NORFOLK, Va.. (WAVY) – Libraries are often seen as safe havens in our communities. In Norfolk, employees are taking that a step further by making sure they know the signs of human trafficking.

It’s a quiet place that doubles as a safe place.

“The library serves the community,” said Patricia Kendalls, who is the adult programming coordinator for Norfolk Public Libraries. “Sometimes there’s people that come into these branches and they need more than just a book. They need information and they need resources and I felt like this would be a good thing for us, is to start advocating.”

Her goal is to help stop human trafficking, so she contacted the Samaritan House, which pointed her in the direction of the Safe House Project.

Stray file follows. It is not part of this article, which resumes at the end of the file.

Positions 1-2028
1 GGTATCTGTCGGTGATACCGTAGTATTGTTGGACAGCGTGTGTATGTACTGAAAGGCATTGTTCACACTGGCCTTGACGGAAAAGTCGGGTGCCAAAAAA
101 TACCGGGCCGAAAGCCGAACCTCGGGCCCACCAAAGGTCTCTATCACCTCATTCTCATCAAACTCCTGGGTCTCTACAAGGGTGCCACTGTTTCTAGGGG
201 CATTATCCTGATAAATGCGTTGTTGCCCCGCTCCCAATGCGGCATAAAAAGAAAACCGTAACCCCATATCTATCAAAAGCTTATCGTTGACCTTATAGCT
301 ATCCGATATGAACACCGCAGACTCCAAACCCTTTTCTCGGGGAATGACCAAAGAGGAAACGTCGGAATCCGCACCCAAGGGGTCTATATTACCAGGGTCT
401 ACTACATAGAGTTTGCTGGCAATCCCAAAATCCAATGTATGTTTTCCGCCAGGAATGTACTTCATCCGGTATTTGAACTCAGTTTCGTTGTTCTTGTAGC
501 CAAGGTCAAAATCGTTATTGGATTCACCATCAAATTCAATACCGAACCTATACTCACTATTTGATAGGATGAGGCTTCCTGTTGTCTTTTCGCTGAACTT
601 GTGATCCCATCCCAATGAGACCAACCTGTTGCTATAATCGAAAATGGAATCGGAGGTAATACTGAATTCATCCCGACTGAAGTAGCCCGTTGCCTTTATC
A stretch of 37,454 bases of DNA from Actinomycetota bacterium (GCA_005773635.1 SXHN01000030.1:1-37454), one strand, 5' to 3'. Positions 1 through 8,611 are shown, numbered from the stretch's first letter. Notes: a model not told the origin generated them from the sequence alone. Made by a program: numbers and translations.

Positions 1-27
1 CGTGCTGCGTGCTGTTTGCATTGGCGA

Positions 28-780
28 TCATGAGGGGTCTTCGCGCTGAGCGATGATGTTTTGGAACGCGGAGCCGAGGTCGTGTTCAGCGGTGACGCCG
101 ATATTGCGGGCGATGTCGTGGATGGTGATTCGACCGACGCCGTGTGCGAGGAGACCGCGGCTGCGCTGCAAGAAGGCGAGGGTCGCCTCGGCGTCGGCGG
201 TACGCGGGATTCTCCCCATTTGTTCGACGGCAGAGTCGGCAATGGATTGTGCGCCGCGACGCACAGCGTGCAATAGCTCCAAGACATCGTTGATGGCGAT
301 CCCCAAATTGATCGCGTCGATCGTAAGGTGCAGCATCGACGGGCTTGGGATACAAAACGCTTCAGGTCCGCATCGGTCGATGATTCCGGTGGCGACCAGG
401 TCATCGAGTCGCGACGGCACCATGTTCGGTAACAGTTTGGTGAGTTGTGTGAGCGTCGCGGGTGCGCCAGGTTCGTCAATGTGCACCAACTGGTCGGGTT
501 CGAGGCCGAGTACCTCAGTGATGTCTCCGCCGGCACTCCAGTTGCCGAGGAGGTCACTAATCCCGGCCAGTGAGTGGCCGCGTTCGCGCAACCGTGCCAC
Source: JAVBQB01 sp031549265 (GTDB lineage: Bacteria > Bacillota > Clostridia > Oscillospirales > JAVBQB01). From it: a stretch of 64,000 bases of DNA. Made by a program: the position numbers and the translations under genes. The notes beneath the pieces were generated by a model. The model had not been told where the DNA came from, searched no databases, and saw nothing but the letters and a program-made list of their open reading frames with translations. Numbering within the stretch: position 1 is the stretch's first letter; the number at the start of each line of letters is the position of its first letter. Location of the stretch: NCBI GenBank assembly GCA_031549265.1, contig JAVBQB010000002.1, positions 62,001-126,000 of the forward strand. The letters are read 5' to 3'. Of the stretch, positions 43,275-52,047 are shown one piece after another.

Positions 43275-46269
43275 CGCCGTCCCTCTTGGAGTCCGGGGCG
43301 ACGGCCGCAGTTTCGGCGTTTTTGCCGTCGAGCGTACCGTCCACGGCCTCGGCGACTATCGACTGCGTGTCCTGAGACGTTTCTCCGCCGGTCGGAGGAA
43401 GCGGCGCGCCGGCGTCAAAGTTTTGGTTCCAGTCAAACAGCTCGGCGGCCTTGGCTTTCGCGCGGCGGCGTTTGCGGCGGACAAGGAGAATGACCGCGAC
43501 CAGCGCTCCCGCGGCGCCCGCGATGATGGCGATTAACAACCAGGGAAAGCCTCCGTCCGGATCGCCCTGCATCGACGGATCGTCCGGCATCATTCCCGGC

“We really help fill the gaps and make sure that as survivors move through what we call the continuum of care, which is like that emergency housing model into that long term safe house program and then into transition, that they don’t fall through the gaps,” said Brittany Dunn, Safe House Project COO.

The Safe House Project was founded in Norfolk back in 2017.

Dunn says their mission is to eradicate child trafficking by 2030. To reach that goal, they need help from the community.

“To educate themselves on the issue, so that we can understand how each of us can spot and report and more importantly, prevent trafficking where we live, work and play,” Dunn said.

The organization has create a free training, called “OnWatch”, which aims to do just that.

“What were those indicators that a community member could have seen and said something so that we can increase reporting,” said Dunn.

90 percent of Norfolk Public Library employees completed the OnWatch training. Kendalls says it will be part of the onboarding process for new hires moving forward.